There was a moment of hilarity during Wednesday’s prom, and I don’t mean the usual “heave-ho” as the piano lid was opened. When the leader stood up and played an A to allow the orchestra to tune to the piano, for some reason the audience started to applaud. At this, the leader stood and faced the audience, and with maybe the slightest look of irony on his face, took a solemn bow before going back to his seat.
One of the variations in today’s concert was in the conductor. Mikhail Pletnev pulled out of this performance with the Russian National Orchestra he founded due to his ongoing legal issues, so he was replaced by Andrey Boreyko.
The orchestra played Rhapsody on a Theme of Paganini, with the brilliant Nikolai Lugansky as the soloist, with the sort of heavy, rustic sound that is typical of a Russian Orchestra, making the rhapsody sound somewhat different from previous performances I’ve heard. I thought perhaps this was more authentic, the way Rachmaninov himself would have heard it, but of course that isn’t true as the premiere was by the Philadelphia Orchestra in the States.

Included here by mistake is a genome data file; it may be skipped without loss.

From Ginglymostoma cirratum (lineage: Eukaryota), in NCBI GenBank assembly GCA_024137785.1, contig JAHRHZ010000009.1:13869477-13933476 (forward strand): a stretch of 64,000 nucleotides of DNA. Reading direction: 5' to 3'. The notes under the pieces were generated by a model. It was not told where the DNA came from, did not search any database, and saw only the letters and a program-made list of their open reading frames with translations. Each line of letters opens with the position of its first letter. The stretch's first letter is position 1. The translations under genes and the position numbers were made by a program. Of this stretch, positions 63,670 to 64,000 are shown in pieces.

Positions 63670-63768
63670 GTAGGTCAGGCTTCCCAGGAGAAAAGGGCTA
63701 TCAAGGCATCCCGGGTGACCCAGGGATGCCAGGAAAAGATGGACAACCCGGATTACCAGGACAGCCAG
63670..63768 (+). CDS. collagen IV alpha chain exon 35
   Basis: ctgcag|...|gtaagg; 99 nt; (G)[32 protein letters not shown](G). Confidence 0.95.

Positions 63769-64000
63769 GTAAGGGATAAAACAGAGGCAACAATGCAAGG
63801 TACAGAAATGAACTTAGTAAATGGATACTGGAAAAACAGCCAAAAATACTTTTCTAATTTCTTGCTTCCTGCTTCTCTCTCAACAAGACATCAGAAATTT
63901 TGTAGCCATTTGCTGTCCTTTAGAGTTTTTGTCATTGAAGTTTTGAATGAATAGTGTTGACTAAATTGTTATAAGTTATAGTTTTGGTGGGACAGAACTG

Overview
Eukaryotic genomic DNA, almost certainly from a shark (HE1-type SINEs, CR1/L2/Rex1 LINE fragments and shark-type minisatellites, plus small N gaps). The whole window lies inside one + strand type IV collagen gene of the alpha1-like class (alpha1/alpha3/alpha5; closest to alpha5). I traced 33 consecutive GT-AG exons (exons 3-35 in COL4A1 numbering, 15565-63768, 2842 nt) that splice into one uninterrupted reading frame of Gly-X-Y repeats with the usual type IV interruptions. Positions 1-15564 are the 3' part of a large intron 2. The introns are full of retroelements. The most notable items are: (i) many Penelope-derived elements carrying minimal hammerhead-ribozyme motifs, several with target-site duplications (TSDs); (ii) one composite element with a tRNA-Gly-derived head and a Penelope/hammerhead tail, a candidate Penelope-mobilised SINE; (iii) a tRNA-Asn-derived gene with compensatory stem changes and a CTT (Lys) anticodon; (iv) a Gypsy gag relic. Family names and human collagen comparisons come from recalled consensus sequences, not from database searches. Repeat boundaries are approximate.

I was particularly interested to hear the final piece, Tchaikovsky’s Suite No. 3, as I have a CD that contains among other things “Theme and Variations from Suite No. 3″. I’ve never been sure whether Suite No. 3 contained other movements, and if so, what they were like. In fact, the Suite begins with three shorter movements. They are pleasant enough but quite unremarkable. It’s hardly surprising the variations are considered a stand-alone work. The Russian orchestra’s sound was just right for the string-heavy Tchaikovsky orchestration, and the finale of the variations fantastic.
Beethoven Overture ‘Coriolan’
Rachmaninov Rhapsody on a Theme of Paganini
Tchaikovsky Suite No. 3 in G major, Op. 55
Nikolai Lugansky piano
Russian National Orchestra
Andrey Boreyko conductor